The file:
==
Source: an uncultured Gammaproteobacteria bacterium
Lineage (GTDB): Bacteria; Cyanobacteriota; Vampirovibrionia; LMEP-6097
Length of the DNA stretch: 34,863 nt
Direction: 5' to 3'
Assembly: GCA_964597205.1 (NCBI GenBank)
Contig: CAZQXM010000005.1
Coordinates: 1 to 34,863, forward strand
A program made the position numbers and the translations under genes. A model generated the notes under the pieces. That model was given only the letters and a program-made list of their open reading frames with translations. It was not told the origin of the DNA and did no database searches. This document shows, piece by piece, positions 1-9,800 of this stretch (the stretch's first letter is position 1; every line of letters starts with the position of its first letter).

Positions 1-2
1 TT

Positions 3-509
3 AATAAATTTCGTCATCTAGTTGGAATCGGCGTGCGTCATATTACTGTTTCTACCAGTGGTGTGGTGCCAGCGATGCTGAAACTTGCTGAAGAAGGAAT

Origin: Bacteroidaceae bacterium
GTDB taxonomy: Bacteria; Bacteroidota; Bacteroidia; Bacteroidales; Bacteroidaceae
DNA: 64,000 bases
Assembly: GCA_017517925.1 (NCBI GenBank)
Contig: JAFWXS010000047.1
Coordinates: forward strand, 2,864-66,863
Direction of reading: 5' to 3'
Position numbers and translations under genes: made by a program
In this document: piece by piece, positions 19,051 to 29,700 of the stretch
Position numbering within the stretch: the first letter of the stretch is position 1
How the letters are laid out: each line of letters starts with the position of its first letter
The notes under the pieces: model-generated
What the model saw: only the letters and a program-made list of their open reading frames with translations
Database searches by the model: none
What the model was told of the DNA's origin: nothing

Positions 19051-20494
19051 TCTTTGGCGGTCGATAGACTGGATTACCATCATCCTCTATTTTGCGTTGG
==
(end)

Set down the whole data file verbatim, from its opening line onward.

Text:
Source: an uncultured Gammaproteobacteria bacterium
Lineage (GTDB): Bacteria; Cyanobacteriota; Vampirovibrionia; LMEP-6097
Length of the DNA stretch: 34,863 nt
Direction: 5' to 3'
Assembly: GCA_964597205.1 (NCBI GenBank)
Contig: CAZQXM010000005.1
Coordinates: 1 to 34,863, forward strand
A program made the position numbers and the translations under genes. A model generated the notes under the pieces. That model was given only the letters and a program-made list of their open reading frames with translations. It was not told the origin of the DNA and did no database searches. This document shows, piece by piece, positions 1-9,800 of this stretch (the stretch's first letter is position 1; every line of letters starts with the position of its first letter).

Positions 1-2
1 TT

Positions 3-509
3 AATAAATTTCGTCATCTAGTTGGAATCGGCGTGCGTCATATTACTGTTTCTACCAGTGGTGTGGTGCCAGCGATGCTGAAACTTGCTGAAGAAGGAAT

Origin: Bacteroidaceae bacterium
GTDB taxonomy: Bacteria; Bacteroidota; Bacteroidia; Bacteroidales; Bacteroidaceae
DNA: 64,000 bases
Assembly: GCA_017517925.1 (NCBI GenBank)
Contig: JAFWXS010000047.1
Coordinates: forward strand, 2,864-66,863
Direction of reading: 5' to 3'
Position numbers and translations under genes: made by a program
In this document: piece by piece, positions 19,051 to 29,700 of the stretch
Position numbering within the stretch: the first letter of the stretch is position 1
How the letters are laid out: each line of letters starts with the position of its first letter
The notes under the pieces: model-generated
What the model saw: only the letters and a program-made list of their open reading frames with translations
Database searches by the model: none
What the model was told of the DNA's origin: nothing

Positions 19051-20494
19051 TCTTTGGCGGTCGATAGACTGGATTACCATCATCCTCTATTTTGCGTTGG